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Hypertension. 2001 Feb;37(2):240-5.

Nifedipine increases endothelial nitric oxide bioavailability by antioxidative mechanisms.

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Institute of Pharmacology, University of Cologne, Cologne, Germany.


Short-term treatment of the endothelium with dihydropyridine calcium antagonists resulted in an increased release in NO that is not due to a modulation of L-type calcium channels, because macrovascular endothelial cells do not express this channel. We investigated whether long-term (48 hours) treatment of porcine endothelial cell cultures with the dihydropyridine calcium antagonist nifedipine resulted in a similar enhanced NO liberation. Regarding to the underlying mechanism, we examined whether (1) nifedipine changed the mRNA and protein levels of the constitutive endothelial NO synthase (NOS) in endothelial cell cultures or (2) nifedipine exerts an NO protective effect via its antioxidative properties, as revealed in a cell culture model and with native endothelium from porcine coronary arteries. Nifedipine induced a significant time- and concentration-dependent increase (132+/-47%, 1 micromol/L, 40 minutes' incubation) in the basal NO liberation (oxyhemoglobin assay). This increased NO release was not due to elevated NOS (type III) mRNA (Northern blot analysis) and protein (Western blot analysis) levels. However, nifedipine (both short- and long-term treatment) significantly reduced the basal and glucose (20 and 30 mmol/L)-stimulated formation of reactive oxygen species (lucigenin assay) of endothelial cell cultures and native cells. We conclude that the calcium antagonist nifedipine enhances the bioavailability of endothelial NO without significantly altering the NOS (type III) mRNA and protein expression, possibly via an antioxidative protection. This increased NO availability may cause part of the vasodilation and might contribute to the antithrombotic, antiproliferative, and antiatherosclerotic effects of dihydropyridine calcium antagonists.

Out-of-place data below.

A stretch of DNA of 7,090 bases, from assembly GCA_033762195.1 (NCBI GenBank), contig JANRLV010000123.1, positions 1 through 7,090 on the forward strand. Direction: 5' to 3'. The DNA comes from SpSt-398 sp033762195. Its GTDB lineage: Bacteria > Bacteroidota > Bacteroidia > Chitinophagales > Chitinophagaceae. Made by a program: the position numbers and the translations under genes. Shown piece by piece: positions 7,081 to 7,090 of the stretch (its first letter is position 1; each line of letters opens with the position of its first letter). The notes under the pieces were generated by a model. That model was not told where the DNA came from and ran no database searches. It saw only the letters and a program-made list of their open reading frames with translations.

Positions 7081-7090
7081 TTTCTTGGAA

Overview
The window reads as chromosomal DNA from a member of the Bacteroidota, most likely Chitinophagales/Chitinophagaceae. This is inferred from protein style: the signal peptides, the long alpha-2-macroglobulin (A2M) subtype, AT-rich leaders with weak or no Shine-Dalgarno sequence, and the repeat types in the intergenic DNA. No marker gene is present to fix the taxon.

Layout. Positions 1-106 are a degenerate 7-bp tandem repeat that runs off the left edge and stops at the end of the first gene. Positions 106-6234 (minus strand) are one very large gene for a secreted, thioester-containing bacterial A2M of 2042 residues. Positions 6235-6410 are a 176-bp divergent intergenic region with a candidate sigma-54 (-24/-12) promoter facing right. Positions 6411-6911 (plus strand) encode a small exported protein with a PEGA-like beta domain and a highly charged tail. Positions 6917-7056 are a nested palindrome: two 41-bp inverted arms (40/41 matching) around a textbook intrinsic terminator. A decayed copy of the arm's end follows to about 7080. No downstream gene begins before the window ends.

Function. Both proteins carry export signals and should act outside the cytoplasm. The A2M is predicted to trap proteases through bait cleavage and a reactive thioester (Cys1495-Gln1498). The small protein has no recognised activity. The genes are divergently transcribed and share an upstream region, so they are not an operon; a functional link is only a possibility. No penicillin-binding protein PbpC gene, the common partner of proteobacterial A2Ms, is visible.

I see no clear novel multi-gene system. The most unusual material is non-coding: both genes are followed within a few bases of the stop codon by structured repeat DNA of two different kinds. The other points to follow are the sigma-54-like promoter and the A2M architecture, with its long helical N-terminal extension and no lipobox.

[Indexed for MEDLINE]

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